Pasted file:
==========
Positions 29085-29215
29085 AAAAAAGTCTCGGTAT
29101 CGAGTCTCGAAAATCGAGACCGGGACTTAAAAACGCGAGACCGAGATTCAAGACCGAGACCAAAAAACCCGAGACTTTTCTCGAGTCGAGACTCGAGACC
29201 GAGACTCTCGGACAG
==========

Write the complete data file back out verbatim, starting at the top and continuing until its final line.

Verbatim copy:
Positions 29085-29215
29085 AAAAAAGTCTCGGTAT
29101 CGAGTCTCGAAAATCGAGACCGGGACTTAAAAACGCGAGACCGAGATTCAAGACCGAGACCAAAAAACCCGAGACTTTTCTCGAGTCGAGACTCGAGACC
29201 GAGACTCTCGGACAG